Microsoft Remote Desktop offers the essential remote connectivity you need to access your home or work computer, allowing you to open files or apps on Windows Professional and Windows Server editions. While the initial setup is more or less straightforward and the scaling of the computer resolution to match that of your device usually works, the overall usability of the app needs to be improved.
Delivers on its promise: If you follow the tutorial available through the Help section in Settings, Microsoft Remote Desktop will establish a secure, stable, and reliable remote connection that enables you to manage your computer effectively and even work remotely. During our tests we hadn't experienced any major timeouts, errors, or other connectivity issues.
Resolution adjustment: To fix the discrepancy between the different resolutions used by your device and your computer, the app adjusts your computer's display to your device's resolution, which is just perfect for tablets. It doesn't work for smartphones with their smaller screens, though.
Good multitouch experience: The swiping and taping for simulating a mouse and the onscreen keyboard are both responsive, as is the switching between these through the top of the screen toolbar. You can also swipe to scroll.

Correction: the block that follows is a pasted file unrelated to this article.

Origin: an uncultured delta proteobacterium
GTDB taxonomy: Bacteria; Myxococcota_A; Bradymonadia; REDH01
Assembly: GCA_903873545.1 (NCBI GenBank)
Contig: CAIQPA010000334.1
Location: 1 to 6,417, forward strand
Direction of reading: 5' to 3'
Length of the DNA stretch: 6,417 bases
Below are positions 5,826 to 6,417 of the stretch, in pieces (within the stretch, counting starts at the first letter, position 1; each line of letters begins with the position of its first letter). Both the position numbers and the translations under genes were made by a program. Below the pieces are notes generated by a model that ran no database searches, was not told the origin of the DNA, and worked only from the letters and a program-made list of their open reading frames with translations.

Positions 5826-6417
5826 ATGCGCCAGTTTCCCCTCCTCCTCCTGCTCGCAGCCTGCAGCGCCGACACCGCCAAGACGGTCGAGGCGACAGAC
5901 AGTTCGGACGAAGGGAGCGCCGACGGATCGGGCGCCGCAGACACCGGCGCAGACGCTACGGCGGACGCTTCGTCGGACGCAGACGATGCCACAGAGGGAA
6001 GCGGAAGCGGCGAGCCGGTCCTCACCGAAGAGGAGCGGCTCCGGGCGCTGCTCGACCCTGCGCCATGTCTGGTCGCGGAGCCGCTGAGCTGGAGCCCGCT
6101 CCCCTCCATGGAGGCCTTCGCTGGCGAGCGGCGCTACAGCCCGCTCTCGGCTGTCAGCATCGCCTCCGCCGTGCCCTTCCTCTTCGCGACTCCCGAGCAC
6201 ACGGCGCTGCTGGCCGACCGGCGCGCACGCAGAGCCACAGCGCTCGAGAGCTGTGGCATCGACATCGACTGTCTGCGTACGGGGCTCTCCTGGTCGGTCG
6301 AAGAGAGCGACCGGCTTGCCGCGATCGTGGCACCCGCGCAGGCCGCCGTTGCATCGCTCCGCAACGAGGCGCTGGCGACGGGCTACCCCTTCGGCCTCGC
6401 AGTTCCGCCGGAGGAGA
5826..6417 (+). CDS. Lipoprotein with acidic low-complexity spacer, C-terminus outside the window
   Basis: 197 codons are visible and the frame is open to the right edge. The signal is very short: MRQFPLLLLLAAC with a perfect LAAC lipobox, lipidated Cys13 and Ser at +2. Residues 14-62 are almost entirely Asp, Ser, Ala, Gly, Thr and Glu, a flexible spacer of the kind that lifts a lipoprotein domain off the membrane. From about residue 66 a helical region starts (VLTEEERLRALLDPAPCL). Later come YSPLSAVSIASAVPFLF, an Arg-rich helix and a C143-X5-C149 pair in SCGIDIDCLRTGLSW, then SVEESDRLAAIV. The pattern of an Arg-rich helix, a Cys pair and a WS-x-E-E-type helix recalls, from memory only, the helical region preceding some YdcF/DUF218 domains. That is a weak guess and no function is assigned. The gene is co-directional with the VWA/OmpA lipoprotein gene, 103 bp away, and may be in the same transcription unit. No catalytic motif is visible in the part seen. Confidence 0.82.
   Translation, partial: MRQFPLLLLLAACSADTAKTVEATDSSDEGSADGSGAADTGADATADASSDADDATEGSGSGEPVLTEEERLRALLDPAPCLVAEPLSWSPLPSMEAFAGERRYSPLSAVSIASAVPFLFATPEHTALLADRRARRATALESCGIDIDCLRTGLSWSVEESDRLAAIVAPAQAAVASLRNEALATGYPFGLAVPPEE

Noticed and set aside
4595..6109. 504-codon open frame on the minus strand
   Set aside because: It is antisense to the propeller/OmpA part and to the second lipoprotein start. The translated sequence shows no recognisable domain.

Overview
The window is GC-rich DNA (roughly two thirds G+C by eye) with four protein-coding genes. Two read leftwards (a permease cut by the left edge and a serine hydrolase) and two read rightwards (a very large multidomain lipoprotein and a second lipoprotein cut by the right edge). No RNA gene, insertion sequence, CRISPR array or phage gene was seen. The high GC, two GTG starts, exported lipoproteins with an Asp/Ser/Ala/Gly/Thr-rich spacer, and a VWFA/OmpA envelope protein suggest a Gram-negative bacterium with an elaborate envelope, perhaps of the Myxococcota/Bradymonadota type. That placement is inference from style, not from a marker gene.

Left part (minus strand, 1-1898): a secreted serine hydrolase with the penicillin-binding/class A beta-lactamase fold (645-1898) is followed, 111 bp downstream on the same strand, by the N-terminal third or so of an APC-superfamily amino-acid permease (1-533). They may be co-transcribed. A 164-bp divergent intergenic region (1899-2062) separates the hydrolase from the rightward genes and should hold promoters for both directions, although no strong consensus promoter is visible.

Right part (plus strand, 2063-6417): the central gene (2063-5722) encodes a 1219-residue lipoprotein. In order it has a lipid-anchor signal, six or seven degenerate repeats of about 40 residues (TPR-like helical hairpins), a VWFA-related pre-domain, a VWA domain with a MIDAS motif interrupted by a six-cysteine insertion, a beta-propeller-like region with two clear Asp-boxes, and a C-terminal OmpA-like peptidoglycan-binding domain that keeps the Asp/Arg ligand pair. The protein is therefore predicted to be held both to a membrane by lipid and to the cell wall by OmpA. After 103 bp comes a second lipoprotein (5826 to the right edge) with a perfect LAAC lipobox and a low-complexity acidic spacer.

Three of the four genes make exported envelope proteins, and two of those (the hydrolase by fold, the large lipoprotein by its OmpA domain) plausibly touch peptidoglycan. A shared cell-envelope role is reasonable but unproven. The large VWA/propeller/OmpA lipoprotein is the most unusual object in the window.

Poor usability: Despite the responsive controls, zooming in and out feels so clumsy at times that you're tempted to quit the app.
Streaming could be improved: You may get away with listening to MP3s, but the moment you try to play an HD movie you have to put up with slow buffering and stuttering.
Overall user experience depends on your device's screen: If you don't have a >7-inch screen, the need to zoom in and out constantly and tap to navigate your way around the screen will be annoying, to say the least. An option for changing the computer resolution could fix this.
While far from perfect, Microsoft Remote Desktop proves usable, especially on a large-screen tablet. If you want to use it on a smartphone, though, the eyestrain and frustration of having to zoom in and out all the time makes it a poor choice.